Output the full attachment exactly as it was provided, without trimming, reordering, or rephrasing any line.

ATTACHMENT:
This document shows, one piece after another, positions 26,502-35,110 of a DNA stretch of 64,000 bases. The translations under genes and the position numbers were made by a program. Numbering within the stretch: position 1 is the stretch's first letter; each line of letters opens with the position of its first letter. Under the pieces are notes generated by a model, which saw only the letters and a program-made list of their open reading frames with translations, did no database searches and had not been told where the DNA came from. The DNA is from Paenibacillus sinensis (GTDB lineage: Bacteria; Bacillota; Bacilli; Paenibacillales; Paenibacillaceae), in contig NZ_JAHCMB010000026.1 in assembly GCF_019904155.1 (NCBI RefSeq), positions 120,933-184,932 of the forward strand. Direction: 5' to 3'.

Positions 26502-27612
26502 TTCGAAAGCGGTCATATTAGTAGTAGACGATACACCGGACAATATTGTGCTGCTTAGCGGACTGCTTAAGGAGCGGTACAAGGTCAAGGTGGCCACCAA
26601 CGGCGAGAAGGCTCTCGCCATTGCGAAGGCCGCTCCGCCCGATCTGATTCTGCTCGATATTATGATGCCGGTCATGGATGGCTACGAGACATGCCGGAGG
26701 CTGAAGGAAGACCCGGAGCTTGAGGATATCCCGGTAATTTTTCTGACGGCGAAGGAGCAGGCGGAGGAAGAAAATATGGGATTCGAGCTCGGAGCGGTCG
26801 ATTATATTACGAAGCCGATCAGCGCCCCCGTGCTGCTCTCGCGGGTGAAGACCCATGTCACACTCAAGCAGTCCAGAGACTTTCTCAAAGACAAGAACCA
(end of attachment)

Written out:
This document shows, one piece after another, positions 26,502-35,110 of a DNA stretch of 64,000 bases. The translations under genes and the position numbers were made by a program. Numbering within the stretch: position 1 is the stretch's first letter; each line of letters opens with the position of its first letter. Under the pieces are notes generated by a model, which saw only the letters and a program-made list of their open reading frames with translations, did no database searches and had not been told where the DNA came from. The DNA is from Paenibacillus sinensis (GTDB lineage: Bacteria; Bacillota; Bacilli; Paenibacillales; Paenibacillaceae), in contig NZ_JAHCMB010000026.1 in assembly GCF_019904155.1 (NCBI RefSeq), positions 120,933-184,932 of the forward strand. Direction: 5' to 3'.

Positions 26502-27612
26502 TTCGAAAGCGGTCATATTAGTAGTAGACGATACACCGGACAATATTGTGCTGCTTAGCGGACTGCTTAAGGAGCGGTACAAGGTCAAGGTGGCCACCAA
26601 CGGCGAGAAGGCTCTCGCCATTGCGAAGGCCGCTCCGCCCGATCTGATTCTGCTCGATATTATGATGCCGGTCATGGATGGCTACGAGACATGCCGGAGG
26701 CTGAAGGAAGACCCGGAGCTTGAGGATATCCCGGTAATTTTTCTGACGGCGAAGGAGCAGGCGGAGGAAGAAAATATGGGATTCGAGCTCGGAGCGGTCG
26801 ATTATATTACGAAGCCGATCAGCGCCCCCGTGCTGCTCTCGCGGGTGAAGACCCATGTCACACTCAAGCAGTCCAGAGACTTTCTCAAAGACAAGAACCA